UNHCR and partners respond to new internal displacement in the Central African Republic (CAR) following attacks from armed groups in the east.
An early-warning system is being envisaged in southern Chad to anticipate future population movements from CAR.
In light of the critical funding situation, reduction in CAR refugees’ food assistance continues in the Democratic Republic of the Congo (DRC) despite several cases of malnutrition in camps.
In Cameroon, biometric registration of urban refugees is completed in the capital Yaoundé and ongoing in the city of Douala.
Central Africans continue to cross into the Republic of Congo, with an average of 30 new arrivals being reported every week.
In the Central African Republic (CAR), following the 30 December 2015 presidential vote, the National Election Authority announced early January that former Prime Ministers Anicet Georges Dologuélé and Faustin-Archange Touadéra came first and second, respectively. With no absolute majority, both were scheduled to run in the second round on 14 February. The electoral period and the increasing patrolling of the United Nations Multidimensional Integrated Stabilization Mission in the Central African Republic (MINUSCA) and the Central African Armed Forces (FACA), in Bangui and inside the country, have led to a significant improvement in the overall security situation.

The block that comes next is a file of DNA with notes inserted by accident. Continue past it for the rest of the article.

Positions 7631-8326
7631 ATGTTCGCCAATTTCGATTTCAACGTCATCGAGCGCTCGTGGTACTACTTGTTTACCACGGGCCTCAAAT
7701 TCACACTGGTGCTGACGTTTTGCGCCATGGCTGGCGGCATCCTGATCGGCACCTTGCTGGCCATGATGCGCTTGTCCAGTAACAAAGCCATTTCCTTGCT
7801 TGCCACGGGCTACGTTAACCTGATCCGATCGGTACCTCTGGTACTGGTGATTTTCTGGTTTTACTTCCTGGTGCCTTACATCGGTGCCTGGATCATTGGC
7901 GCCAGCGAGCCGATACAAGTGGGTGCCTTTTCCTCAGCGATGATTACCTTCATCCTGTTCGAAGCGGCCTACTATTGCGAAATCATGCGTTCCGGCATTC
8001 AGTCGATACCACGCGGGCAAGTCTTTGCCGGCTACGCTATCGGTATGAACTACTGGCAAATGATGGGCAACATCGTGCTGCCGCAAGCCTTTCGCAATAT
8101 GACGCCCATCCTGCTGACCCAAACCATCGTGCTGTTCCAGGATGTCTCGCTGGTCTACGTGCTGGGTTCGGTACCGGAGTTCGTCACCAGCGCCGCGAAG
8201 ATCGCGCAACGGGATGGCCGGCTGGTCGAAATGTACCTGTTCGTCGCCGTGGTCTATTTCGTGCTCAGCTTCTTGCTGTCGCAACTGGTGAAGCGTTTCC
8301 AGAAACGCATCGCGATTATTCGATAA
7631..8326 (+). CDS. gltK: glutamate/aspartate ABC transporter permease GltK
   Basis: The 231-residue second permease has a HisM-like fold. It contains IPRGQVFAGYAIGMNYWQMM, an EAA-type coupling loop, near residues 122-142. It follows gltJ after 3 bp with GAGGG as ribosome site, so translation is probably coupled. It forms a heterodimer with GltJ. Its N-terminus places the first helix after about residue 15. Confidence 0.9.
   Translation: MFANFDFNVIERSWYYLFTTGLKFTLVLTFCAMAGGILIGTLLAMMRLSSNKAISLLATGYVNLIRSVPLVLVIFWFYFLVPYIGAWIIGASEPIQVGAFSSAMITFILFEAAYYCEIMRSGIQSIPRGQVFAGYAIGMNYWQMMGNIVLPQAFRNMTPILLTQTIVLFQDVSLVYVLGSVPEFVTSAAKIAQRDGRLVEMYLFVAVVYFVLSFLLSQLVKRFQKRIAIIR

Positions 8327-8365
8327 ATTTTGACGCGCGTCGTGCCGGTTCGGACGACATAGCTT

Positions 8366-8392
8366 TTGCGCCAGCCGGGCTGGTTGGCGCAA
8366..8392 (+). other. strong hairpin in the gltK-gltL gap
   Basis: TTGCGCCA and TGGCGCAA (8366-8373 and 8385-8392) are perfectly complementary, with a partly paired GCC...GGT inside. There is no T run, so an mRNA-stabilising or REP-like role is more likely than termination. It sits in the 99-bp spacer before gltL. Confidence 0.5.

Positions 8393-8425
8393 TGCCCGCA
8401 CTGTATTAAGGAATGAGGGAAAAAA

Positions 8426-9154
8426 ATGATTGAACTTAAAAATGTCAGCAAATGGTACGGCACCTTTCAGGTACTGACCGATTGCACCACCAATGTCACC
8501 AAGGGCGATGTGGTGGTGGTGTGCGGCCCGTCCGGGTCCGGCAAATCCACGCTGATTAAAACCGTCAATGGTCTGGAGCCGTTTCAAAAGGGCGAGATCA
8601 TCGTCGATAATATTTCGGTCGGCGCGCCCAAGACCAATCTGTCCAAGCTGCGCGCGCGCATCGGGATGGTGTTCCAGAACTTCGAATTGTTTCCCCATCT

However, insecurity in hotspots, fueled by armed groups’ activities, transhumance-related tensions and intercommunal violence, continues to put local communities at risk (see map) and to challenge the delivery of humanitarian services. The proximity of operating areas to the hotspots means that UNHCR has to operate in an environment where violence and associated security risks are a regular occurrence. Parts of the working areas are subject to UN-security restrictions, which allows for critical missions only. Tensions and clashes in and around these areas often disrupt UNHCR operations.